Worldwide, there are differences of opinion regarding the necessity of a clinical AuD degree to practice audiology (Hall, 2015). Since 2008, the United States has required a doctoral degree (AuD, PhD, or equivalent) for entry into the profession, but most other countries require a master’s degree and some countries only a bachelor’s degree to obtain licensure, registration, and/or certification to practice. Therefore, the purpose of the current study was to investigate whether Canadian audiologists perceived a difference in their clinical practice after successfully completing an AuD degree. Although our response rate was rather small, results were mostly positive about the benefits of an AuD degree. Although study investigators are faculty of an online AuD program, our intention was not to suggest that the AuD degree requirement should be adopted in other countries. We simply wanted to determine to what degree clinicians perceived a difference in their skills and the perception of others after obtaining the degree.
Half of survey respondents had practiced with a master’s degree for 6-15 years, and just over a third had practiced with an AuD degree for 11-15 years. These results suggested our respondents spent a considerable time practicing with each of the degrees, likely leading to better evaluations of perceived benefit. Regarding survey items related to confidence and perceptions of other providers, the overall responses suggested a substantial improvement after obtaining the AuD degree. Perceptions of skill level and staff/personnel perceptions improved moderately, and the majority of responses for colleague perceptions were split between improved moderately and slightly improved. The most interesting finding related to perceived benefit was for patient perception. More than half of respondents indicated patient perception had improved substantially after obtaining the AuD degree.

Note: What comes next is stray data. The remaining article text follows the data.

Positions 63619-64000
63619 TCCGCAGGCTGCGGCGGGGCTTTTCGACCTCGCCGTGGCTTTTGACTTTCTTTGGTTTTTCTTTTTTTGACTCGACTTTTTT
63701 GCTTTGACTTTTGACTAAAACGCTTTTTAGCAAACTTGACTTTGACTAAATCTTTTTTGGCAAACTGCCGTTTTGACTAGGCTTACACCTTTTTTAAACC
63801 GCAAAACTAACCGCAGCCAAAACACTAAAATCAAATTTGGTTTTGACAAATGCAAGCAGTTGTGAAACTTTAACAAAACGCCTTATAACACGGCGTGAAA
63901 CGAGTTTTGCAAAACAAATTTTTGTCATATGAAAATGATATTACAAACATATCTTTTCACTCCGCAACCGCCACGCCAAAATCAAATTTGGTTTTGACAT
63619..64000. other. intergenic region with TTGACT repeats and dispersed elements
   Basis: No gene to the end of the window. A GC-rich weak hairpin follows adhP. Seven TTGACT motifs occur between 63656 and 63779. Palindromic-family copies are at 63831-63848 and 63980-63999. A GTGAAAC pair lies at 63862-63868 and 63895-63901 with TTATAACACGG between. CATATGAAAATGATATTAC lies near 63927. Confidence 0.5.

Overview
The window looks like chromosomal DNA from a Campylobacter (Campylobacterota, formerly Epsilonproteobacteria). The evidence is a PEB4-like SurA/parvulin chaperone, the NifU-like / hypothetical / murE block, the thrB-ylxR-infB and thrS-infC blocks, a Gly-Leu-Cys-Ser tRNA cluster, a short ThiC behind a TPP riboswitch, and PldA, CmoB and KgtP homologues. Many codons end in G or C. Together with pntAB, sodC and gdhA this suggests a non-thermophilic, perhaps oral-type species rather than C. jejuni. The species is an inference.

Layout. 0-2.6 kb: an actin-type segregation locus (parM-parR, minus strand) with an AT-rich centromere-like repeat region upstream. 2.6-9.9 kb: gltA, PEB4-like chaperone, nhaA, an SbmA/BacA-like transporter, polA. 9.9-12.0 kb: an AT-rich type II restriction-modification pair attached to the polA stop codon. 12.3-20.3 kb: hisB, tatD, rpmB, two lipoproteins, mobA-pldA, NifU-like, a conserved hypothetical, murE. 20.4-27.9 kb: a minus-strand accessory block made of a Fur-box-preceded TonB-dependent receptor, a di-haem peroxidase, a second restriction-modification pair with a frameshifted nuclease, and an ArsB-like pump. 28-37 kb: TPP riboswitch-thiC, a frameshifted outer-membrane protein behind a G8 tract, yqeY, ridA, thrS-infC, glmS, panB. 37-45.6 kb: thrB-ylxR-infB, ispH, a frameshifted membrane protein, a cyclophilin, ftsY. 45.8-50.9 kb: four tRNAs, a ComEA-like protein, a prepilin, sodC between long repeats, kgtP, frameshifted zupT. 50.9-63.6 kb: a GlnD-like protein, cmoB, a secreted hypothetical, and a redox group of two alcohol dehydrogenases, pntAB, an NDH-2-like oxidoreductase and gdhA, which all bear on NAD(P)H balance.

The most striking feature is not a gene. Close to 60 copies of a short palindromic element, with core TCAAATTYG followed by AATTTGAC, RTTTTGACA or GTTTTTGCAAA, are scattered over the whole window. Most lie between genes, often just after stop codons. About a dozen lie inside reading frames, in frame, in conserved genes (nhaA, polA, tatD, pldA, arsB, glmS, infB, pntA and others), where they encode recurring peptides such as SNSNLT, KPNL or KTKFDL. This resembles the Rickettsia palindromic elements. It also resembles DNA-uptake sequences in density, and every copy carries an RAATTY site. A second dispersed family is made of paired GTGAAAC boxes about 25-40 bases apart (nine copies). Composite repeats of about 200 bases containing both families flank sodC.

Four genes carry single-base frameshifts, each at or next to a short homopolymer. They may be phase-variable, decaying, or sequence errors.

Survey results suggested that time commitment was the greatest barrier to obtaining an AuD degree. Cost of tuition was the second most highly ranked barrier. The least significant barriers were negative perceptions of the AuD degree by providers and colleagues.
Another low rated barrier was use of title. Results for this potential barrier may be problematic since the use of title (doctor) is limited in some Canadian provinces. For instance, results may be biased if the respondent practiced in Ontario where use of the doctor title is restricted. Future research should explore the impact of the title restriction on this potential barrier.
Our study survey also assessed whether respondents benefited from a salary increase that was directly related to obtaining the AuD degree. While the majority indicated no salary benefit, 36.6% reported a salary increase. Interestingly, this survey item resulted in more written comments than any other item. A frequent comment from private practice owners was that salary benefit was not easily discernible in their practice setting. However, comments indicated that obtaining the AuD degree increased the community profile of private practice owners, which increased their financial benefit. Given these results, a future study could investigate whether reported salary increases are related to the respondent’s work environment.